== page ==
Derry woman removed from awards list for 'not being from Ireland'
A Londonderry businesswoman has revealed she was removed from the finals of an Irish awards ceremony because she lives in Northern Ireland.
Bubblebum founder and CEO Grainne Kelly told BBC Radio Ulster she was contacted "out of the blue" to be told she was a finalist in the Irish Women's Business Awards.
The company behind the awards are UK based Creative Oceanic, which holds awards ceremonies across Canada, UK and Ireland.
Mrs Kelly's company makes car booster seats for children and distributes them worldwide.
She said she had been asked to promote the awards on social media.
After not hearing from the awards for a number of weeks, she contacted them to ask for details of the presentation night, only to be told "because you don't live in Ireland we can't actually have you as a finalist in the award".
Mrs Kelly said she "was not complaining" at not being nominated, but told the organisers "last time I checked I actually do live in Ireland".
The businesswoman said she had won all-Ireland awards in the past with no issue.
She said that she told the organisers she lived in Derry, but was told "that's not in the South of Ireland".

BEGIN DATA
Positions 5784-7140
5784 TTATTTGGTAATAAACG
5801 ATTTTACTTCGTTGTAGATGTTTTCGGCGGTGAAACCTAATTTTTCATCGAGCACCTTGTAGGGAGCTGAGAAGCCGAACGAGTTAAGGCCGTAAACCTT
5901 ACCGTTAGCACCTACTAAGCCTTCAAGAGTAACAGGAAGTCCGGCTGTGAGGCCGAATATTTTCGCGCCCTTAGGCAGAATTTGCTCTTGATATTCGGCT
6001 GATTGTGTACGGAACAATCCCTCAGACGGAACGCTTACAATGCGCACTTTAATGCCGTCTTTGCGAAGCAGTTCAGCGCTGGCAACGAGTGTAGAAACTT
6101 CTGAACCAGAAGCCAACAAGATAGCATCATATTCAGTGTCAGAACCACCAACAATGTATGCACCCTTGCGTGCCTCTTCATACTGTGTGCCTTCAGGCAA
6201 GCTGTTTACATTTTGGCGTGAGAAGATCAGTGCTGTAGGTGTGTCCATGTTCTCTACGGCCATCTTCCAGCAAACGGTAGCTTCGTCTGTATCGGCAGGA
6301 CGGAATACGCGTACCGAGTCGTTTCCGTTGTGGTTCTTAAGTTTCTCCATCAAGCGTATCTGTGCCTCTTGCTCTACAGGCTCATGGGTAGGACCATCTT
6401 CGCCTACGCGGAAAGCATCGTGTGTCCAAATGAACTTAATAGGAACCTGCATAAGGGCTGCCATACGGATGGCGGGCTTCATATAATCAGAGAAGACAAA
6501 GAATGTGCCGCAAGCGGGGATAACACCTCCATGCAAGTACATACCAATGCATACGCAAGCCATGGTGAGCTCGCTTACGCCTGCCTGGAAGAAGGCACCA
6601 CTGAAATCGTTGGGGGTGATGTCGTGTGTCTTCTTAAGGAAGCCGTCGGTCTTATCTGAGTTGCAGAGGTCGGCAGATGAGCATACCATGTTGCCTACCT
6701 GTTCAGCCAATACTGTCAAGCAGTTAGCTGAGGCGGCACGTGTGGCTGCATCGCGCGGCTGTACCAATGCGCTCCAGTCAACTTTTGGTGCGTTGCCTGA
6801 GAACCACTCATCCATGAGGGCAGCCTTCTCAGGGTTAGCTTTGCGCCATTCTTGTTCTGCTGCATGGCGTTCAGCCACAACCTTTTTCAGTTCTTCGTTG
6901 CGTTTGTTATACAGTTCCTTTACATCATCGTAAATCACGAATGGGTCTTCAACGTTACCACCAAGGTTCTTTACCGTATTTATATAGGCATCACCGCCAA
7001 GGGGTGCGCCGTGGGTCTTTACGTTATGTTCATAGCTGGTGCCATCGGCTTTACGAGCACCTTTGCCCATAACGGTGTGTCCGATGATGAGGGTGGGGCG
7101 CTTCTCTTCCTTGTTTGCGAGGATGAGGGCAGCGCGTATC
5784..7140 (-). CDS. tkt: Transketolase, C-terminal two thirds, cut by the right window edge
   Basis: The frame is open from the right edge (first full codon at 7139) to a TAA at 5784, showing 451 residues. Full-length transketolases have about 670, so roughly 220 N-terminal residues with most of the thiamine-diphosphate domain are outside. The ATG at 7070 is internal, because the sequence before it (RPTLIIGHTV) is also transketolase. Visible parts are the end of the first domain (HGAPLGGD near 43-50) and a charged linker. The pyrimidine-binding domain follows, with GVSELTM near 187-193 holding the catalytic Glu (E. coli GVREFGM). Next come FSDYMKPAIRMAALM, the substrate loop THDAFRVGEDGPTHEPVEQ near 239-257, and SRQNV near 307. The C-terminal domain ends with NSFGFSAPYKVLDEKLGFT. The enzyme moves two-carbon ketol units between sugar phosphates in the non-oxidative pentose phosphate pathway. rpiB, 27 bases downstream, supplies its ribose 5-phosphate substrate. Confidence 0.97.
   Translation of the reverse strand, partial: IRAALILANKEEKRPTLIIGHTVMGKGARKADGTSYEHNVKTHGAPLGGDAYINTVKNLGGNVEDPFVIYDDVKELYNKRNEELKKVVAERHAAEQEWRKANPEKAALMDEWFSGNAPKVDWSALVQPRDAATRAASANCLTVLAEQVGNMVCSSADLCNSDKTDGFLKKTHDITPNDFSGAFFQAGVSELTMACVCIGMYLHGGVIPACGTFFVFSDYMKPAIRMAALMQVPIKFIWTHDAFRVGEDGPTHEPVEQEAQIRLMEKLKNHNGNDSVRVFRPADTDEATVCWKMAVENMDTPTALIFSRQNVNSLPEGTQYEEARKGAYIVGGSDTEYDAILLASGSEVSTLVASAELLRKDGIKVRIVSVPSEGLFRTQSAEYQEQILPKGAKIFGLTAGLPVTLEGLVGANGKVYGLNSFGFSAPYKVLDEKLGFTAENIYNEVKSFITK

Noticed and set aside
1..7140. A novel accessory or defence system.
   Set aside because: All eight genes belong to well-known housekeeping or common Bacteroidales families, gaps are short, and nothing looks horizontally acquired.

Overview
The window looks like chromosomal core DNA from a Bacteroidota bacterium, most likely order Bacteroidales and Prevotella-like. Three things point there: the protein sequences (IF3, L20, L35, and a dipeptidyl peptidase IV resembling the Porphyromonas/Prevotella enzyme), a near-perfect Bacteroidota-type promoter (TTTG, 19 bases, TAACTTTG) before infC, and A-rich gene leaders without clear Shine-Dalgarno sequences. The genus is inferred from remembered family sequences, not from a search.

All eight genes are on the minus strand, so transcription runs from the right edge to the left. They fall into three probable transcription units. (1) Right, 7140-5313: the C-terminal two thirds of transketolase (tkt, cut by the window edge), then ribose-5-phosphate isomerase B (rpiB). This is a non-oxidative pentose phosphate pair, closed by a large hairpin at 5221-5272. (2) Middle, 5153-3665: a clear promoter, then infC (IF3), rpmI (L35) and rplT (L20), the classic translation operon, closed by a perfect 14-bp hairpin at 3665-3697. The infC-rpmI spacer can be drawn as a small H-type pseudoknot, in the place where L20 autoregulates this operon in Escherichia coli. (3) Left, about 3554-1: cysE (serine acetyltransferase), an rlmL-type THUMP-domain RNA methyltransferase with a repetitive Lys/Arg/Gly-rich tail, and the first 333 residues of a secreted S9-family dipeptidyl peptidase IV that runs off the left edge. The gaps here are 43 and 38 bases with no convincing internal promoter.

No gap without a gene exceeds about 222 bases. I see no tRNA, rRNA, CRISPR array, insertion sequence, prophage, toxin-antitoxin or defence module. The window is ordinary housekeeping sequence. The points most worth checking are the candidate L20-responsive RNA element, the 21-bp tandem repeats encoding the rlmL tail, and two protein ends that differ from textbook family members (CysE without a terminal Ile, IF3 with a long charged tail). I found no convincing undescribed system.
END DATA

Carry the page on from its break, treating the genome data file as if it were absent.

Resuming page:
"Ireland is an island, it's the island of Ireland split into two, it doesn't matter if you live in Northern Ireland or Southern Ireland," Mrs Kelly told them.
She said that the snub was akin to banning people from Scotland taking part in UK wide awards.
Mrs Kelly claimed the organisers told her that they were planning Northern Ireland awards in the future, which she declined to be part of.
"Once you are doing an all-Ireland award, a Northern Ireland award isn't as competitive, you want it to be as competitive as it possibly can," she said.
"There are so many people that are Irish that live in America, therefore technically they are saying if you live in America and you're Irish you can't enter either."
Mrs Kelly claimed that woman who lived around Belfast remained nominated for an award at the event.
"Derry is right on the border, I could live in Donegal if I want five days a week," she joked.
"I'm very confused about my identity now with all this Brexit chat, I don't know whether I'm allowed to be British, am I allowed to be Irish, what am I allowed to be?"
Mrs Kelly said the incident was a "miscommunication" from a company that "didn't understand the politics of Northern Ireland".
The Belfast Telegraph has contacted Creative Oceanic in regards to this story.
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